||The stage origins of Campbell Scott's first solo directing effort are all too apparent. "Final" is basically a two-character playlet which has been "opened up" by the addition of a few extra parts, some abrupt flashbacks and a number of scenes shot on the grounds of the hospital that serves as its setting. The alterations don't, however, significantly alter the fact that the piece is a highly claustrophobic affair--a quality quite appropriate given the plot, but not terribly attractive insofar as the audience is concerned.
The picture centers on Bill Tyler (Denis Leary), a wisecracking musician who wakes up in a Connecticut mental institution. Hope Davis plays his doctor Anne, an initially impassive, highly patient sort who's confronted by Bill's belief that he's recently been defrosted from a cryogenic sleep and is soon to be terminated by a lethal injection. Under Anne's prodding, Bill comes gradually to accept that fact that he might simply be hallucinating: he recalls, bit by bit, that he tried to commit suicide while grieving over the death of his father, and the mundane character of his surroundings is certainly convincing. Though one hesitates to give away too much of what follows, the story eventually takes a turn toward commentary on whether individual human life is sacred.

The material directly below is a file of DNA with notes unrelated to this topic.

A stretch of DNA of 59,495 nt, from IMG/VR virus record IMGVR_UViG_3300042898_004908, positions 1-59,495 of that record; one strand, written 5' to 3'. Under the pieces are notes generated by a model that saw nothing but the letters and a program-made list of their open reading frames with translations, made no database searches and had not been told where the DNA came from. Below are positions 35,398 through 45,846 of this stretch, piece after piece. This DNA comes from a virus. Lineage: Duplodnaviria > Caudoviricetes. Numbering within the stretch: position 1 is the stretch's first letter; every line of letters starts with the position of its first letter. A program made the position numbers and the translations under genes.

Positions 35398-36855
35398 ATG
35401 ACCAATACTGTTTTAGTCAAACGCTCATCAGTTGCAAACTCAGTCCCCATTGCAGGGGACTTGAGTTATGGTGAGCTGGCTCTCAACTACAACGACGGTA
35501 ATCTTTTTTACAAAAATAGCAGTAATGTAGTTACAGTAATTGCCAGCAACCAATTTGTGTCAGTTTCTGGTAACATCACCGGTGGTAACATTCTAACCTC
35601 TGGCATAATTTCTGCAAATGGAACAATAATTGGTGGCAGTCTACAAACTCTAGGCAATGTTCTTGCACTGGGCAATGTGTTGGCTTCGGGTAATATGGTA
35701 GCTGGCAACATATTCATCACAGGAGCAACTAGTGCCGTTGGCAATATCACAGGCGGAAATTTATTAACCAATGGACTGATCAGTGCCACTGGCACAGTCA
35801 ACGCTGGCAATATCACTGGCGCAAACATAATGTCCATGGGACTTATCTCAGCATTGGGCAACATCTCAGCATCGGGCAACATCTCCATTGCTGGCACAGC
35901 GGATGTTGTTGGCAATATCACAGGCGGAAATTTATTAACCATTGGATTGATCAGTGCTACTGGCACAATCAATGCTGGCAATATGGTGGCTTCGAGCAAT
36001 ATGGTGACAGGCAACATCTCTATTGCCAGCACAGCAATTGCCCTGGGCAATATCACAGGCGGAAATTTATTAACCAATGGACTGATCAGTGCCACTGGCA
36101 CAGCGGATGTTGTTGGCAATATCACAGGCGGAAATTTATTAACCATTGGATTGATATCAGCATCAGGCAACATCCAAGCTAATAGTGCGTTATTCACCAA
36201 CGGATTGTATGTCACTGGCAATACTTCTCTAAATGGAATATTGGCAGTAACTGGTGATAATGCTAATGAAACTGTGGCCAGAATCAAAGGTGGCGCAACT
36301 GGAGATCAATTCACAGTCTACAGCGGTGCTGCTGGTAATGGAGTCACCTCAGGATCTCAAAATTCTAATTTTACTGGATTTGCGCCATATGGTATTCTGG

Though it's difficult to discuss the plot of "Final" in detail without revealing too much of its last act, it's easy to compliment Leary and Davis on their performances. The former does well what he seems born for: playing a sharp-tongued, rebellious fellow with a wickedly snide streak. (He handles pathos less successfully.) In her early scenes, Davis gives an impressively minimalist turn, showing only traces of emotion; but as things proceed, she becomes increasingly demonstrative, not always to the best effect. The supporting cast is at best functional, though it's amusing to glimpse writer McIntosh in a minor role; he gives himself a nosebleed as well as a rather prissy character to play.
"Final" is obviously an inexpensive effort, shot over a brief span on digital video. It's entirely appropriate, therefore, that it's billed as "an InDigEnt Production." Unhappily it shows its bargain-basement roots all too clearly; scruffy and ragged, it will probably play better on the small screen than in the theatre. Basically it's cable-ready, and it shouldn't be long in getting there.